1. First of all, go to the USPTO homepage, http://www.uspto.gov. The USPTO website has been completely revamped since Roger told me about this search function, and that long, drop-down menu has been removed, but here's the new search pathway.
2. The "Trademarks" menu is now at the center of the screen and consists of 9 numbered choices. The second choice down, "Search Marks", seems to be the obvious choice, but it's the link to TESS, so avoid it, unless you know that the trademark is live, or you want to search current or recent trademarks by word or name. Instead click on the "View Documents" link, item number 5. This is the new equivalent to the link at position 6 in the old menu.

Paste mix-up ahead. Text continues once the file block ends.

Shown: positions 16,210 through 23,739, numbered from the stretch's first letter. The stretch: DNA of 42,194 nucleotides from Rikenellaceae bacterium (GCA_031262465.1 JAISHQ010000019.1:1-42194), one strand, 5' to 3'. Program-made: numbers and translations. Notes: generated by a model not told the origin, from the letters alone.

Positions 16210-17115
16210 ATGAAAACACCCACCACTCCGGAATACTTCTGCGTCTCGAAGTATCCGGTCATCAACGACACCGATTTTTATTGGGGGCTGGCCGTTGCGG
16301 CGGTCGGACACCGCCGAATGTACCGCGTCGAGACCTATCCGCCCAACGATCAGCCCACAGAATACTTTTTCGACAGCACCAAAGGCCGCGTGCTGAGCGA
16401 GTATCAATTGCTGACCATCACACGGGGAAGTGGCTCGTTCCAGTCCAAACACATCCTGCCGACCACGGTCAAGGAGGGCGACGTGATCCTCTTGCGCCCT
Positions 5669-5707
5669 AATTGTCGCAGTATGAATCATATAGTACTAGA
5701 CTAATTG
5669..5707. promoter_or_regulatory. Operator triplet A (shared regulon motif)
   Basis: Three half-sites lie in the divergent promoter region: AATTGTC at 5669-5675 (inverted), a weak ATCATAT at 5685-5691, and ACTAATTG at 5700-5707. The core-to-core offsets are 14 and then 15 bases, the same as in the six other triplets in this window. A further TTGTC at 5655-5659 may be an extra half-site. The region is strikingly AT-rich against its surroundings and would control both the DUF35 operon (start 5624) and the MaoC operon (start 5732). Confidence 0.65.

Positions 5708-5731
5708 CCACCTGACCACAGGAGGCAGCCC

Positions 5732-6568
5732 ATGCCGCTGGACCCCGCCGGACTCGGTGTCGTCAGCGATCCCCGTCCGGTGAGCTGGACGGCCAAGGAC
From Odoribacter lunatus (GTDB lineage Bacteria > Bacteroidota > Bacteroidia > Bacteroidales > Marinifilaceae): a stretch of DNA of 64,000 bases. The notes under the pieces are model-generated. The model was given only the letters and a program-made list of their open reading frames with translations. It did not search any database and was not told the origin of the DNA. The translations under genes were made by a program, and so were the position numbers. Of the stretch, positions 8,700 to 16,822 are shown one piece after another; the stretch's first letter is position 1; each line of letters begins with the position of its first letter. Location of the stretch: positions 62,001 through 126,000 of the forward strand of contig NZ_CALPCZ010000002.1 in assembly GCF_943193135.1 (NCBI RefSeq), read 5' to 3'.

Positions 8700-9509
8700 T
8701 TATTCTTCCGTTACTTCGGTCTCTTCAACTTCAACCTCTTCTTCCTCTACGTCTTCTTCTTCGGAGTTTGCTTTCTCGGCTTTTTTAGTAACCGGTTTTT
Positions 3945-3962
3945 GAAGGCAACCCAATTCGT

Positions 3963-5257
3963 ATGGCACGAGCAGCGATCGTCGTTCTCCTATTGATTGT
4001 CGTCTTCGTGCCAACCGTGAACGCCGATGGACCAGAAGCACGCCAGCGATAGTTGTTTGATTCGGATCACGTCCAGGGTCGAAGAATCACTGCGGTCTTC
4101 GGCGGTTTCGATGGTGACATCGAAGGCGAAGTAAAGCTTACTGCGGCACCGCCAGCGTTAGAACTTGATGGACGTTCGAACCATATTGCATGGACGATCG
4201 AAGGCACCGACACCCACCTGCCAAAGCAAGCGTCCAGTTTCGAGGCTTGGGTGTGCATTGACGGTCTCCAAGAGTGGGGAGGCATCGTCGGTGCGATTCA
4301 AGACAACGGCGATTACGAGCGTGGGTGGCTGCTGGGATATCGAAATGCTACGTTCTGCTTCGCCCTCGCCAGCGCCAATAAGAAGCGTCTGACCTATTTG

3. This will bring up a new window with the "Trademark Document Retrieval" page, or the "TDR Portlet", http://tmportal.uspt...rnal/portal/tow. At this point you may choose to "Bookmark" this page to your "Favorites", to avoid going through the above steps in the future. Unlike the TESS system, there are no USPTO resources allocated to you for your search period, so there is nothing to be terminated after only a few minutes of inactivity. You can use four types of "Search Methods" at this point. When you click on the arrow next to the "Search Method" window you will get a drop-down menu with the four choices, "US Serial Nos.", "US Registration Nos.", "US Reference Nos.", and "International Registration Nos.". The Serial, Reference, and International numbers are internal, or institutional numbers that are either used infrequently, or unpublished anywhere except in the USPTO. They are not familiar to most researchers and collectors, so the most obvious choice is to search for the trademark number, also known as the registration number.